Effects of High Fidelity Simulation on Knowledge Acquisition, Self-Confidence, and Satisfaction with Baccalaureate Nursing Students Using the Solomon-Four Research Design
Review TypePeer-review: Single Blind
Repository Posting Date2015-03-24T18:54:41Z
Author(s)Hall, Rachel Mattson
Author DetailsRachel M. Hall PhD, MSN, WHNP-BC
Lead Author Sigma AffliationNon-member
Level of EvidenceRandomized Controlled Trial
Research ApproachQuantitative Research
High Fidelity Simulation is a teaching strategy that is becoming well-entrenched in the world of nursing education and is rapidly expanding due to the challenges and demands of the health care environment. The problem addressed in this study is the conflicting research results regarding the effectiveness of HFS for students' knowledge acquisition after participating in simulation exercises. Specifically this researcher determined the effects of a formatted simulation scenario on knowledge acquisition among nursing students and the students' satisfaction and self-confidence with the simulation learning activity. Kolb's Experiential Learning Theory (1984) provided the framework for this study.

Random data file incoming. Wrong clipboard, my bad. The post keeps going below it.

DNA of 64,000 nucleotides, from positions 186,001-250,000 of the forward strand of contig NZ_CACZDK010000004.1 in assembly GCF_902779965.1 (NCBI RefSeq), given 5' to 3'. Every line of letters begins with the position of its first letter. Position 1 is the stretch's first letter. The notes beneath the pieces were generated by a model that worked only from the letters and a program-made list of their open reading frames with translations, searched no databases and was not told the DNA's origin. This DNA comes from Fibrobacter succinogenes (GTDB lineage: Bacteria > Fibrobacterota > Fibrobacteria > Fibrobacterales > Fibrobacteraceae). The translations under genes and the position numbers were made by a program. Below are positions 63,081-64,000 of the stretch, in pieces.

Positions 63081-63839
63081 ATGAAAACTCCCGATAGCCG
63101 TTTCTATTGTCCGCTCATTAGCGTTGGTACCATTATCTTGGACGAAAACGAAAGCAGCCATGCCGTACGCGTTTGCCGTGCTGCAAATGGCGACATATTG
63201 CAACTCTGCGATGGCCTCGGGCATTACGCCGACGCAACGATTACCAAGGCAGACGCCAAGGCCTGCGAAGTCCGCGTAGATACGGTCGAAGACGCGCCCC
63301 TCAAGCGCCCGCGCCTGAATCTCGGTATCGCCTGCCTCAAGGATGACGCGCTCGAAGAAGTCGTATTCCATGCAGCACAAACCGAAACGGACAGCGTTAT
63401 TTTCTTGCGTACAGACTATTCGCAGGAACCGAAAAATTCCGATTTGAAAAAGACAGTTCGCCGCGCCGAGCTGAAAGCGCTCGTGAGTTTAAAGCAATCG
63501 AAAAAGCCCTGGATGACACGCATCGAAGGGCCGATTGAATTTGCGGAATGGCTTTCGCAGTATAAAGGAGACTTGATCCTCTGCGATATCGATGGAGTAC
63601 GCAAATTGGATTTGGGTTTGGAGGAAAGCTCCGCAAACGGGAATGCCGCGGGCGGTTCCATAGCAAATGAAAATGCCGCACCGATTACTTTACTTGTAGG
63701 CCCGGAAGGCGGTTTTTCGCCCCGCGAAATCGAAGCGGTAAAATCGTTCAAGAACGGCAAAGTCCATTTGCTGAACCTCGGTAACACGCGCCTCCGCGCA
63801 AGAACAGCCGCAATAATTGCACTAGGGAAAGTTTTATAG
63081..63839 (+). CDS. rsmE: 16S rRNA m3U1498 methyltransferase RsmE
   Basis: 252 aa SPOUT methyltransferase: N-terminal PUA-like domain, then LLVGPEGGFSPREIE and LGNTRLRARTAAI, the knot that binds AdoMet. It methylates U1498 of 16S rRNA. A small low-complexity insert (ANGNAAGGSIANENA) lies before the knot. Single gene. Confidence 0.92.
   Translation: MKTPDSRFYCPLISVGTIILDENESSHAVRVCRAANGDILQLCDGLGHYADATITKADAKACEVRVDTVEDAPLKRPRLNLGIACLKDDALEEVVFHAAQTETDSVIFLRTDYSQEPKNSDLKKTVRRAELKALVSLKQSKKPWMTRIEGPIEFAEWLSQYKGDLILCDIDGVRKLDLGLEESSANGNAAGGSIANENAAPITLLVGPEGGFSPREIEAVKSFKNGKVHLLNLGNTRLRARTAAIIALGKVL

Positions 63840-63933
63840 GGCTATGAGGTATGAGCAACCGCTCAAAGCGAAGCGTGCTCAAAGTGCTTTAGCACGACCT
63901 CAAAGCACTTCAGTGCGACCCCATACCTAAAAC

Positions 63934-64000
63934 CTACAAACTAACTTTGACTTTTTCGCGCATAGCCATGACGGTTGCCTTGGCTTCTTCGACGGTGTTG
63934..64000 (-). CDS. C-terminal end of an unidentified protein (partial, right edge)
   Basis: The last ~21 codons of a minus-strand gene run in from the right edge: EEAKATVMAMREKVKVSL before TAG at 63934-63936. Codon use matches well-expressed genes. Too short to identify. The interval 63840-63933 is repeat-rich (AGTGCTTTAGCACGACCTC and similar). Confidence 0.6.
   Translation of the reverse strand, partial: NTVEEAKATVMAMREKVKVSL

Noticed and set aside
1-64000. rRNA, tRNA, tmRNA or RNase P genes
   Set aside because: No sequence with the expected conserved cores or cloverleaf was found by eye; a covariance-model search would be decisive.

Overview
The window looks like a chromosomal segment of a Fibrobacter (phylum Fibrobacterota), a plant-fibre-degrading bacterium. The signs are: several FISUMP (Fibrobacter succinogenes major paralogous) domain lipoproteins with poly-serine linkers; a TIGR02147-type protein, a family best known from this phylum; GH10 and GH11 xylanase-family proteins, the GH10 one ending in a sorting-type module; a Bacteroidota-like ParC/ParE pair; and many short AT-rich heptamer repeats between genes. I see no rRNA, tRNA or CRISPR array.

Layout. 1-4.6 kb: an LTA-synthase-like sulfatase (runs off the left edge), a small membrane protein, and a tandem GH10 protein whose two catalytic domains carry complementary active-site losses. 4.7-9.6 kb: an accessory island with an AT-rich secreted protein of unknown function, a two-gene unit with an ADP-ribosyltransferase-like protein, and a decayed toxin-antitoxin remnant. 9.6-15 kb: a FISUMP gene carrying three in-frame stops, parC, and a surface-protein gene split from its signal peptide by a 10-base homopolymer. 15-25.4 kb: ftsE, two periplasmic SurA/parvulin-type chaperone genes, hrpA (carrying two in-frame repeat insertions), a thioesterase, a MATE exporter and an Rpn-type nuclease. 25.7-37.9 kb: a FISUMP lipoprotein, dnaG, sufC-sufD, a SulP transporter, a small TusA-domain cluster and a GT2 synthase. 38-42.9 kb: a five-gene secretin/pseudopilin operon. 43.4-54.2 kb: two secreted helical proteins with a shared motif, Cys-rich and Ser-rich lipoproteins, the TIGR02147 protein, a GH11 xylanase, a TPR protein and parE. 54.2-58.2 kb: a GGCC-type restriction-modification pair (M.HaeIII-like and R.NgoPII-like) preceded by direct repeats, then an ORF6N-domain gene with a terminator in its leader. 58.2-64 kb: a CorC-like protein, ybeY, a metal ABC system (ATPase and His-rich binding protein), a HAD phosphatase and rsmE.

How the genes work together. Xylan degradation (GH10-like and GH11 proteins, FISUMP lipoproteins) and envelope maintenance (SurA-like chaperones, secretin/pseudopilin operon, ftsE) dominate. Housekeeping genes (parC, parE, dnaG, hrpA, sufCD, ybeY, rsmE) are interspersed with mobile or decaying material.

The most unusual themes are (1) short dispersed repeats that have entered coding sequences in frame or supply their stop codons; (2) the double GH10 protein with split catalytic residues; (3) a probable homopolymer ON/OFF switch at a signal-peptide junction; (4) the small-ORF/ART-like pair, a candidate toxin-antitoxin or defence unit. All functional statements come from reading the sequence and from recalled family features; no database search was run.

This study used a quantitative quasi-experimental design, specifically, the Solomon Four Research Design with 43 first semester senior nursing students enrolled at a baccalaureate nursing program at a state university in the southeastern United States.
The results of the study found that there was not a statistically significant difference between the experimental group (E1) who received HFS (z = -1.47, p = 0.143) in cognitive gains when compared to the students who did not receive the intervention of HFS (C1) (z = -1.78, p = 0.75). The students' overall perception of HFS was very positive and the simulation activity increased their self-reported level of self-confidence.
The results of this study imply that simulation should not be used with the exclusive goal to increase knowledge but rather for students to increase their confidence and to demonstrate their ability to care for a patient at the bedside. It is our duty as nurse educators to systematically evaluate new teaching efforts such as simulation to determine the effectiveness of this remarkable but expensive technology to ensure that we are providing the best learning opportunities possible for our nursing students.
Degree GrantorEast Tennessee State University
Date of Publication3/24/2015
NotesThis work has been approved through a peer-review process prior to its posting in the Virginia Henderson Global Nursing e-Repository.
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